Updated from June 12

Analysts handicapping Oracle's ( ORCL) fourth quarter were mostly upbeat, with at least two upgrading the shares after the software marker beat its own earnings estimates.

The news continued to be crowded out by the increasingly ugly fight to take over rival software maker PeopleSoft ( PSFT).

Prudential Securities and Banc of America both upgraded the shares to buy after Oracle posted earnings of $885 million, or 16 cents a share, up 31% from a year ago and beating estimates by 2 cents. Total revenue for the May quarter was $2.83 billion, up from $2.77 billion a year ago and above the $2.75 billion consensus.

New software license revenue rose 1% to $1.2 billion; software license updates and product support increased 12% to $1.1 billion, but services declined 11% to $580 million. Operating margin in the quarter was a record 45%, eclipsing the previous record of 44% in the fourth quarter of 2002, the company said.

Prudential raised its price target to $17 based on "increased confidence in its ability to deliver above-market operating results," adding that "the sales force reorganization separating the applications business from the technology business (i.e., database and application server) is beginning to reap benefits."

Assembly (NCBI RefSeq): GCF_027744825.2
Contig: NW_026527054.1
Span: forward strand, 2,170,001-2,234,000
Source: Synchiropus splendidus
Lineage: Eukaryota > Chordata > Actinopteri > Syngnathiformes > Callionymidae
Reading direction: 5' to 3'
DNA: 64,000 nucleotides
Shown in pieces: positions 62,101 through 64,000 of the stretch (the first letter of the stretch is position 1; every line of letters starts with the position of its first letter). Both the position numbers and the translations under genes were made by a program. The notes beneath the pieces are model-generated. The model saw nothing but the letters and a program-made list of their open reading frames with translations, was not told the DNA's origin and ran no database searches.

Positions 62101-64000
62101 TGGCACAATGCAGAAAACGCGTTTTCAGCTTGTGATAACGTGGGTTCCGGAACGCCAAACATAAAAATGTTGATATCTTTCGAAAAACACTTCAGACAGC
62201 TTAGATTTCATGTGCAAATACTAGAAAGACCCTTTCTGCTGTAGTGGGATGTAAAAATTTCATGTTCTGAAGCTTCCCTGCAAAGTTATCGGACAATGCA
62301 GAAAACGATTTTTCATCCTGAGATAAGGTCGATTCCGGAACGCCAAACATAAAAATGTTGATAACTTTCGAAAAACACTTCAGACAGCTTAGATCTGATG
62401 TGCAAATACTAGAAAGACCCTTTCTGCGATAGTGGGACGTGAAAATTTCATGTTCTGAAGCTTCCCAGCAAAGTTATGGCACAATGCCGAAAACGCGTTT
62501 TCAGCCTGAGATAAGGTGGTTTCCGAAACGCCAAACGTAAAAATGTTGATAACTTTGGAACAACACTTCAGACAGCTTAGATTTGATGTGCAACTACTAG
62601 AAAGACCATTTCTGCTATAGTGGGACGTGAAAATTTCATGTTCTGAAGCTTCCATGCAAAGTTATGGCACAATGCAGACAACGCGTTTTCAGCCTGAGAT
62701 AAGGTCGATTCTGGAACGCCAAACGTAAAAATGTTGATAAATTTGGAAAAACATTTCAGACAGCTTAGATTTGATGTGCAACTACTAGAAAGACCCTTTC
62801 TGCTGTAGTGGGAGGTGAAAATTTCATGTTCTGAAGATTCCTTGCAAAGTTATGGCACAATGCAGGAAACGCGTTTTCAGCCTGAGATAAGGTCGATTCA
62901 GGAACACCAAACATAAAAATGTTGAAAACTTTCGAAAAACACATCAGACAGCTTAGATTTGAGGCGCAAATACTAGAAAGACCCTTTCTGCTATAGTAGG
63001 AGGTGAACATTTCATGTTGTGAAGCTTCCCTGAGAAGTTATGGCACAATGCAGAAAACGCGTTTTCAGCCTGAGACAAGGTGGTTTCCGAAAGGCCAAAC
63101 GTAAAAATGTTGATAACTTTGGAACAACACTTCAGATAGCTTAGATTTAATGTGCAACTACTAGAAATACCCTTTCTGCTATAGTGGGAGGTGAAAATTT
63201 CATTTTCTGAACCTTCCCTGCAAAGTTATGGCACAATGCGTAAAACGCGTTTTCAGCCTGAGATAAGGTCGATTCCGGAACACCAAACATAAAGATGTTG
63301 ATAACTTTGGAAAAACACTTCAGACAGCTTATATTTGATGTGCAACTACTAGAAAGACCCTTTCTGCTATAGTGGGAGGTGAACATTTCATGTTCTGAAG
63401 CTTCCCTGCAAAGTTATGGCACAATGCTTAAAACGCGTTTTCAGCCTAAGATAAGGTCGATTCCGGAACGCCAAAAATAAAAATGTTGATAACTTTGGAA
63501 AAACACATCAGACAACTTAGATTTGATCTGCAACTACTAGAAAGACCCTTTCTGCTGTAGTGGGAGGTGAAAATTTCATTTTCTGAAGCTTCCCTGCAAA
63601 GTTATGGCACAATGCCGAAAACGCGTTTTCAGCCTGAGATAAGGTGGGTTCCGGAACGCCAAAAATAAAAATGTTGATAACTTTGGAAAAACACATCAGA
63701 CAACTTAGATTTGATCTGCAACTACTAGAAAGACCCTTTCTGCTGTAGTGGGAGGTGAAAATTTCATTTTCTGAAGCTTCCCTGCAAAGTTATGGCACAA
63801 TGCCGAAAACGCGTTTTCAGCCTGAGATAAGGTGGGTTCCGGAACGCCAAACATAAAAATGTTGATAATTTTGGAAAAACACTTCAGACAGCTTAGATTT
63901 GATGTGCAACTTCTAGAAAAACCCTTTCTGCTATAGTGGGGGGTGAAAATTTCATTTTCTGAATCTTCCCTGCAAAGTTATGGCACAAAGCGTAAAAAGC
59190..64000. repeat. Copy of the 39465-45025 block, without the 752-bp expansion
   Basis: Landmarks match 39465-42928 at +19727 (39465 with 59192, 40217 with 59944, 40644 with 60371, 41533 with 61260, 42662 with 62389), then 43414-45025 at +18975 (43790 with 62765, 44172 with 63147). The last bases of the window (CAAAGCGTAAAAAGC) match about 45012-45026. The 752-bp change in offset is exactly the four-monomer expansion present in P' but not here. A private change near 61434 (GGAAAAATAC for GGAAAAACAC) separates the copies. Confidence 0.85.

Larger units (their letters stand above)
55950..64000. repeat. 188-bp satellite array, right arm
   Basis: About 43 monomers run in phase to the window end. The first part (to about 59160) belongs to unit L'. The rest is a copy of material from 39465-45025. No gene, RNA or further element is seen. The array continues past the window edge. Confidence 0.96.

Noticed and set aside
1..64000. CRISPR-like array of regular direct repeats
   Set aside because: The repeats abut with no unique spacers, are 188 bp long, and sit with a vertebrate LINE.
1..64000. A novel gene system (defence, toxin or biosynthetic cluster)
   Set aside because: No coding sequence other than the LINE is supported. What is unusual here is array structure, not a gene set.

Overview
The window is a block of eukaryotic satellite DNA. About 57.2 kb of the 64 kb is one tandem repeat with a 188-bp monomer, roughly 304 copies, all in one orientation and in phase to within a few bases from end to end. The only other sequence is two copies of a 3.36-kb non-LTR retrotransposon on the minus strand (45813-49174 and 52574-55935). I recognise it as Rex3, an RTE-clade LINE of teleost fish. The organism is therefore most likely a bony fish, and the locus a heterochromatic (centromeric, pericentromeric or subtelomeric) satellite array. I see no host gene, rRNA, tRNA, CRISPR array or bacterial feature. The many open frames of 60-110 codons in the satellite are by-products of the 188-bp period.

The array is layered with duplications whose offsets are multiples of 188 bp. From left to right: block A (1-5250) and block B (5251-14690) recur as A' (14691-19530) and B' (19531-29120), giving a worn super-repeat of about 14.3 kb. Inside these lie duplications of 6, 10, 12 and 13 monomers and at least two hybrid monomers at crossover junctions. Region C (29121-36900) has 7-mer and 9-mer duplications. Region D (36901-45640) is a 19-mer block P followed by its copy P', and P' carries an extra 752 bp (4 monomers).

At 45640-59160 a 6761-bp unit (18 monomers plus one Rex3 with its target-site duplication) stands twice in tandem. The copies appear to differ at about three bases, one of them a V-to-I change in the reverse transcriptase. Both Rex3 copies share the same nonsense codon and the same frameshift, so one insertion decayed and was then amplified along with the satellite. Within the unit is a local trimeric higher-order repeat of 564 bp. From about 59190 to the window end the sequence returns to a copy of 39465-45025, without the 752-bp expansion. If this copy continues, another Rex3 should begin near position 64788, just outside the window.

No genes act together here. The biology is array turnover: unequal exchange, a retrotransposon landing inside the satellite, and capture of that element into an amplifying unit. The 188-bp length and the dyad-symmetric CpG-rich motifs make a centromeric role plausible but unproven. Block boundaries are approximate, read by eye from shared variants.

Oracle was recently up 47 cents, or 3.5%, to $13.80 on the Instinet premarket session.

Banc of America said it thought Oracle's business fundamentals were turning around and that it faces a beneficial upgrade cycle. Two other brokerages were less sanguine: Both Deutsche and UBS initiated coverage on the software company with neutral ratings Friday.

As Oracle CEO Larry Ellison was announcing his company's stronger-than-expected results, J.D. Edwards ( JDEC) announced that it was suing Oracle for allegedly disrupting its planned merger with PeopleSoft. Oracle dismissed the suit as "having no merit whatsoever."

And Ellison implied that he won't raise his current $16-a-share offer. "Our all-cash offer is a much safer way for PeopleSoft shareholders to go," he said during a conference with analysts.

Looking to the current quarter, Oracle expects earnings of 7 cents to 8 cents -- Wall Street is expecting 8 cents -- with revenue growing by 4% to 7%. New license revenue is expected to grow by 2% to 12%, the company said.

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